Tammy, I’m so sorry to hear about the recent loss of your momma. I totally relate with your description of it being surreal and raw. I also connect with your saying, “I miss momma but I do not miss dementia.” All the stress and worry and decisions related to doing what’s best for our mothers was a heavy responsibility for sure. How wise of you to take time to stay still and listen to your heartbeat. (You word things so beautifully — do you have a blog of your own?)
I’m so thankful to hear that my posts have helped you! Thank you for taking time to share some of your story with me and for letting me know mine has had meaning for you. That blesses me more than you know! May God give you grace in this time of grieving, and peace knowing you loved your momma well. Blessings to you, too!
I do not have a blog, even though I do like to write. I’m a graphic artist by trade, and I love creating on our church website! The last 20+ yrs have been spent educating myself in managing our family farm. In our spare time, my amazing husband and I, have attempted to raise these 6 children…..oops guess they are young adults now!!! Somewhere around the twins moving out to attend college, football, flags, and falls, (momma was such an independent soul, and if you didn’t keep an eye on her she would try to ….okay I’ll admit it… 3 years ago we were celebrating my birthday, and momma decided to go downstairs to visit her cat we had absconded from her house so she wouldn’t trip and fall…yep! I kid you not, I stepped outside for a break in my sanity……..the next thing I know is I have a traumatized teenager screaming, Grandma just fell down the stairs!!!!!!) yes, this is when God showed me your blog! I think it was specifically during one of our many trips to the wound clinic……I could watch paint dry, or I could scan social media for a good blog! God knew just what I needed! Someone that could describe, and touch my life with her stories. God’s Grace and Mom’s Alzheimer’s……perfect timing just perfect!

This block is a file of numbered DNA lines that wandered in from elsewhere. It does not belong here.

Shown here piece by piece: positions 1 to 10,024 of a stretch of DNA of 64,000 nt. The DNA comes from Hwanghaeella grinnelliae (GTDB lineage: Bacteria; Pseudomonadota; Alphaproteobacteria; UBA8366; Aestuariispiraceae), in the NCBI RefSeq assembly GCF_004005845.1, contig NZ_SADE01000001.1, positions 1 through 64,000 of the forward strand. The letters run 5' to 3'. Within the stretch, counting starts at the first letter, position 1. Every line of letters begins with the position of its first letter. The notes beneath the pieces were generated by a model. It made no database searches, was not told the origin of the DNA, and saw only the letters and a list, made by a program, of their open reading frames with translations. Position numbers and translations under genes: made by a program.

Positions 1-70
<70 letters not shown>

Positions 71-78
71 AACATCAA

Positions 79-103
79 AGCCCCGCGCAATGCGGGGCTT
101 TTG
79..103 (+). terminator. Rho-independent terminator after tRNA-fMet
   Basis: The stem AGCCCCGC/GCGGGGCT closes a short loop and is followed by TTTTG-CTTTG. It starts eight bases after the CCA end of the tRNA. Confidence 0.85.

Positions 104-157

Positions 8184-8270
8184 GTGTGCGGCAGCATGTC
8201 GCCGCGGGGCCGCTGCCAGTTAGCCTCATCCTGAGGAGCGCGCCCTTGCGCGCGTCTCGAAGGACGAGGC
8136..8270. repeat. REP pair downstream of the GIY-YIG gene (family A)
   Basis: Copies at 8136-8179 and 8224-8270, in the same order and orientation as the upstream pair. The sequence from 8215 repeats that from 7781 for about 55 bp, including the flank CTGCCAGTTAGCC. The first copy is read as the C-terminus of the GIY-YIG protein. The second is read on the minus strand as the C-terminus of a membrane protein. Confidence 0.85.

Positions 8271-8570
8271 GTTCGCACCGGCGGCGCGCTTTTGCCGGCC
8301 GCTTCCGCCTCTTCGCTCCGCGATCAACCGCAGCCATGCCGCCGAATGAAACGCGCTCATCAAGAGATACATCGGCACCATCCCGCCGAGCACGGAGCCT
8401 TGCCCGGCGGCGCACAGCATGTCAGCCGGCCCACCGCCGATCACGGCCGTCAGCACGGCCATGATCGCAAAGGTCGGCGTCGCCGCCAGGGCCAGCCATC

God knew what I needed, too! I’m having a challenging week for several reasons. One reason is caring for my 95 year old mother-in-law, who lives with us and has Alzheimer’s. She wouldn’t get out of bed this morning and murmured through barely opening lips that she was dying. Of course my husband had just left for a staff retreat and didn’t have his ringer turned on his phone, so I called him for half an hour before he answered and turned around. He thought she was maybe dying too, she was so convincing! We prayed for her, took her vitals (which seemed fine) and called her doctor. By the time her doctor returned the call she was up, showered and done with breakfast, acting just perfectly normal. But it was so scary for an hour or so! We think God answered prayers, and/or she was just really tired and dramatic. She has seemed happy and fine the rest of the day here!
But in the midst of this stressful week and day, it was such a heartwarming blessing to read your encouraging words! Thank you! And you should consider writing a blog or something– I can tell you are gifted! Thanks for sharing God’s grace with me! He is so good!
The last two weeks with my mom were very similar to your day today. Mom would sleep for 24-36 hours then get up like normal. One day she had almost perfect memory and later that night she was moaning. You know how this goes from experience. I will pray for your situation this evening. Keep writing because I suspect God reveals so much as you write and helps you find peace in the storm. 💛
You suspect so rightly. Thank you, Tammy!
Great memories and good looking cookies.